Ticker

Use the Ticker interface to set up a recurring interrupt; it calls a function repeatedly and at a specified rate.

You can create any number of Ticker objects, allowing multiple outstanding interrupts at the same time. The function can be a static function, or a member function of a particular object.

API

Public Member Functions

void attach (Callback< void()> func, float t)
template<typename T , typename M >
void attach (T *obj, M method, float t)
void attach_us (Callback< void()> func, us_timestamp_t t)
template<typename T , typename M >
void attach_us (T *obj, M method, us_timestamp_t t)
void detach ()
- Public Member Functions inherited from mbed::TimerEvent
virtual ~TimerEvent ()

Protected Attributes

us_timestamp_t _delay
Callback< void()> _function

Additional Inherited Members

- Static Public Member Functions inherited from mbed::TimerEvent
static void irq (uint32_t id)

Hello World!

Try this program to set up a Ticker to repeatedly invert an LED:

 


/* mbed Example Program
 * Copyright (c) 2006-2014 ARM Limited
 *
 * Licensed under the Apache License, Version 2.0 (the "License");
 * you may not use this file except in compliance with the License.
 * You may obtain a copy of the License at
 *
 *     http://www.apache.org/licenses/LICENSE-2.0
 *
 * Unless required by applicable law or agreed to in writing, software
 * distributed under the License is distributed on an "AS IS" BASIS,
 * WITHOUT WARRANTIES OR CONDITIONS OF ANY KIND, either express or implied.
 * See the License for the specific language governing permissions and
 * limitations under the License.
 */
#include "mbed.h"
 
Ticker flipper;
DigitalOut led1(LED1);
DigitalOut led2(LED2);
 
void flip() {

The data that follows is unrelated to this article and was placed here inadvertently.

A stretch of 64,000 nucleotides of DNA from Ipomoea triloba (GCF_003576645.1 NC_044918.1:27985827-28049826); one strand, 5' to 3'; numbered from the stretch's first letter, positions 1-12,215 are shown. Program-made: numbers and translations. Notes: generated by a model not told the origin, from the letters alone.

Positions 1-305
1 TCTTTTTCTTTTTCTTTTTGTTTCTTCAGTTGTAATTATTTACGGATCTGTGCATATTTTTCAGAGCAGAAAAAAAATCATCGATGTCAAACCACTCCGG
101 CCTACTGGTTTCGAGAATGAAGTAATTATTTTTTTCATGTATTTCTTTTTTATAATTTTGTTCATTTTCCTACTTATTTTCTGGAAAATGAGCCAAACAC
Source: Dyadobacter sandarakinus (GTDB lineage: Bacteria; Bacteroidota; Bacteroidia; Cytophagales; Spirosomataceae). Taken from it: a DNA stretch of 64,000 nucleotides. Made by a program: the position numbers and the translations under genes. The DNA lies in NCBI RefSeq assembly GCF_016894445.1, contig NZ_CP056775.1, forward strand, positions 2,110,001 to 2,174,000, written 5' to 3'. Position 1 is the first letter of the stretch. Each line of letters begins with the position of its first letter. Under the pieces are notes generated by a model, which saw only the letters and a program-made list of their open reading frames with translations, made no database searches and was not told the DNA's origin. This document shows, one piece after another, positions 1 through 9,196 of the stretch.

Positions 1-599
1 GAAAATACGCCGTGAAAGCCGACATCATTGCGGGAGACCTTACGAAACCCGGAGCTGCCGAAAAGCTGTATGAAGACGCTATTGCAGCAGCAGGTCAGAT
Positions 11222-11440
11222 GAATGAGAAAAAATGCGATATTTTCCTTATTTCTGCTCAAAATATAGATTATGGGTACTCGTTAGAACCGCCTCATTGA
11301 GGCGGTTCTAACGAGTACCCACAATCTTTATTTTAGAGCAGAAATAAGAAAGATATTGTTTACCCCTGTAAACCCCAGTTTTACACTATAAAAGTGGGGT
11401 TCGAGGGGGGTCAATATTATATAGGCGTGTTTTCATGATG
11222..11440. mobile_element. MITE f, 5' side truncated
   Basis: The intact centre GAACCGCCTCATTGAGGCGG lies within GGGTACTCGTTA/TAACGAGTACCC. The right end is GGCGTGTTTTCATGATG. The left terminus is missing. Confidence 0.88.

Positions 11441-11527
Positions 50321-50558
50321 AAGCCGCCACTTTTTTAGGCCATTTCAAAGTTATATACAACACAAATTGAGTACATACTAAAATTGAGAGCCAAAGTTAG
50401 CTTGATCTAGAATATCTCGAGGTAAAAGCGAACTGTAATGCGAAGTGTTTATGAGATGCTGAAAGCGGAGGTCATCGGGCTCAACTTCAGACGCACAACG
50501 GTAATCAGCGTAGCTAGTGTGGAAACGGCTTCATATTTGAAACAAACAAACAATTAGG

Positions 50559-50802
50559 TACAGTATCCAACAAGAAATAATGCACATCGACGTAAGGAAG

led2 = !led2;
}
 
int main() {
    led2 = 1;
    flipper.attach(&flip, 2.0); // the address of the function to be attached (flip) and the interval (2 seconds)
 
    // spin in a main loop. flipper will interrupt it to call flip
    while(1) {
        led1 = !led1;
        wait(0.2);
    }
}

Warnings and notes

  • Timers are based on 32-bit int microsecond counters, so they can only time up to a maximum of 2^31-1 microseconds (30 minutes). They are designed for times between microseconds and seconds. For longer times, you should consider the time() real time clock.

  • No blocking code in ISR: avoid any call to wait, infinite while loop or blocking calls in general.

  • No printf, malloc or new in ISR: avoid any call to bulky library functions. In particular, certain library functions (such as printf, malloc and new) are not re-entrant, and their behavior could be corrupted when called from an ISR.

  • RTOS Timer: Consider using the mbed RTOS Timer instead of a Ticker. In this way your periodic function will not be executed in an ISR, giving you more freedom and safety in your code.

Examples

Use this example to attach a member function to a ticker:

 


#include "mbed.h"
 
// A class for flip()-ing a DigitalOut 
class Flipper {
public:
    Flipper(PinName pin) : _pin(pin) {
        _pin = 0;
    }
    void flip() {
        _pin = !_pin;
    }
private:
    DigitalOut _pin;
};
 
DigitalOut led1(LED1);
Flipper f(LED2);
Ticker t;
 
int main() {
    // the address of the object, member function, and interval
    t.attach(callback(&f, &Flipper::flip), 2.0); 
 
    // spin in a main loop. flipper will interrupt it to call flip
    while(1) {
        led1 = !led1;
        wait(0.2);
    }
}